On Wednesday morning, O’Farrell was forced to adjourn the council meeting before it even began, with protesters chanting and shouting in the council chamber for Martinez, De León and Cedillo to resign.
O’Farrell called several recesses in hopes of quieting the crowd, but the protesters refused to relent. After about an hour, O’Farrell announced that the meeting was being adjourned, with all items on the agenda postponed until Friday’s scheduled meeting.
O’Farrell said it will be nearly impossible for the council to conduct its business until all three council members involved in the taped conversation resign.
“It’s holding us up from moving forward,” he said. “The emotions are only going to flare up more and more and more. This is not going to calm down. It’s at a boiling point. It’s boiling over.”
Michael Hunt, one of the protesters who showed up at Wednesday’s meeting, said activists plan on returning to disrupt meetings until the council members resign.
“People want the City Council to do the work of the people, not the work of name-calling,” Hunt said.
Calls for resignations have been almost universal among city, state and federal elected officials — including from President Joe Biden, who arrived in Los Angeles Wednesday afternoon for a two-day visit.
Martinez, 49, had served on the council since 2013 representing the Sixth District in the San Fernando Valley. She was the second Latina to serve on the council and was its only female member when she was elected. Six years later, she became the first Latina to become council president when she was elected in 2019, replacing long-time President Herb Wesson.
Prior to being elected to the council, Martinez served on the San Fernando City Council from 2003-09 and on the Los Angeles Unified School District Board of Education from 2009-2013.
Among other comments in the recorded conversation, Martinez belittled Bonin, who is white and openly gay, and criticized his adopted Black son for his behavior at a Martin Luther King Day parade, saying the boy was misbehaving on a float, which might have tipped over if she and other women hadn’t stepped in to “parent this kid.”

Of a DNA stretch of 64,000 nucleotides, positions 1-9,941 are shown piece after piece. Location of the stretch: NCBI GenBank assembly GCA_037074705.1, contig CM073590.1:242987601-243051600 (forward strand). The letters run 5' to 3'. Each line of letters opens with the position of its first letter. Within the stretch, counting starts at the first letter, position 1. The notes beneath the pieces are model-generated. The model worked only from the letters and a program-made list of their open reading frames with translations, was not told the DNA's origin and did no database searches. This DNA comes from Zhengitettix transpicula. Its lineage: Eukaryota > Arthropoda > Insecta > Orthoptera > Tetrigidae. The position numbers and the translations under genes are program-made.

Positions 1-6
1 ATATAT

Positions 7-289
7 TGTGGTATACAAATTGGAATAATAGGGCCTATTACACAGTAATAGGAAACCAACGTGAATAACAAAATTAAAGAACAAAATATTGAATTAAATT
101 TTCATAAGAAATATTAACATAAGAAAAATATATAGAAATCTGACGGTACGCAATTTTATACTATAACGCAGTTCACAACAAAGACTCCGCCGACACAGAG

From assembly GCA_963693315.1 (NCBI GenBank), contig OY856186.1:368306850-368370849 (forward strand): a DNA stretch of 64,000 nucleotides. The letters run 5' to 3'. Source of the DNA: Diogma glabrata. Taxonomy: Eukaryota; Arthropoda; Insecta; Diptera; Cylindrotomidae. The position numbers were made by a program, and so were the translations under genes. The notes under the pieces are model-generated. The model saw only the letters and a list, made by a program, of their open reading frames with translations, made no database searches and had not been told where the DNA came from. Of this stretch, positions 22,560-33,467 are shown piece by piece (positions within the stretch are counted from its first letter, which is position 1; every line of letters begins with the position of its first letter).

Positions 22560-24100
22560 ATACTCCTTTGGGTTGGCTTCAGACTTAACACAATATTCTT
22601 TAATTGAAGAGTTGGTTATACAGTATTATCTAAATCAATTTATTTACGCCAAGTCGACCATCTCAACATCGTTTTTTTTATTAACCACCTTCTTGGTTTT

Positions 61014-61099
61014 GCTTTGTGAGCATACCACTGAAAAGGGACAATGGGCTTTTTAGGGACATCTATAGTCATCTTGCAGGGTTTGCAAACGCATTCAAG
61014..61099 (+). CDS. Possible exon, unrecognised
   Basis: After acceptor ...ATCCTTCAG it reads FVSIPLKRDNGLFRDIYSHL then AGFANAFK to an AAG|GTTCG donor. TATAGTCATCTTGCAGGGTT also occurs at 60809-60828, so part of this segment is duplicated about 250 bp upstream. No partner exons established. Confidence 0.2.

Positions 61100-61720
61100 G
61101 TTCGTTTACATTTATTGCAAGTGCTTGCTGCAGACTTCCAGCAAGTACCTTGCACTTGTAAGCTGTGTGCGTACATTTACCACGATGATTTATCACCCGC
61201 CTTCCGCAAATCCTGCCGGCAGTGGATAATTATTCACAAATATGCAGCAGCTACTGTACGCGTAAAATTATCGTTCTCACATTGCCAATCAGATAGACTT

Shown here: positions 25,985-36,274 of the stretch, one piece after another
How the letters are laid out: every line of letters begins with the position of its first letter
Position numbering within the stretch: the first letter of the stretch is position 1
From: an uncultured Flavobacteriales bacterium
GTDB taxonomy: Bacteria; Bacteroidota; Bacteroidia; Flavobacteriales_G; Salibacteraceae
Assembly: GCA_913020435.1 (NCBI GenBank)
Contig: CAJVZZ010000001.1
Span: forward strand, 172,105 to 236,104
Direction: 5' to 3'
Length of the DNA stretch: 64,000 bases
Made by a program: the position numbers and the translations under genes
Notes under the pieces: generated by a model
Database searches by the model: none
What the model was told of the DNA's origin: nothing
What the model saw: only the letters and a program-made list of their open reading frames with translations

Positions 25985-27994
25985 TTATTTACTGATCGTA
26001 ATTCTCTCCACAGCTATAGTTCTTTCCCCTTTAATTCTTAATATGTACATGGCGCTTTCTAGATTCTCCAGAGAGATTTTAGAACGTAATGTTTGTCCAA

“They’re raising him like a little white kid,” Martinez said. “I was like, `This kid needs a beatdown. Let me take him around the corner and then I’ll bring him back.”’
Martinez also called the child “ese changuito,” Spanish for “that little monkey.”
De León also criticized Bonin. “Mike Bonin won’t f—ing ever say peep about Latinos. He’ll never say a f—ing word about us,” he said.
De León also compared Bonin’s handling of his son at the Martin Luther King Jr. Day Parade to “when Nury brings her little yard bag or the Louis Vuitton bag.”
“Su negrito, like on the side,” Martinez added, using a Spanish term for a Black person that’s considered demeaning by many.
At another point in the leaked conversation, Martinez recalls a conversation with businessman Danny Bakewell about possibly transferring Los Angeles International Airport out of Bonin’s council district into Harris-Dawson’s.
Martinez said she told Bakewell to “go get the airport from his little brother — that little bitch Bonin.”
On the subject of Councilman Mark Ridley-Thomas’ suspension following an indictment on federal corruption charges, Martinez said Controller Ron Galperin would decide whether Ridley-Thomas still gets paid.
“You need to go talk to that white guy,” she says. “It’s not us. It’s the white members on this council that will motherf— you in a heartbeat.”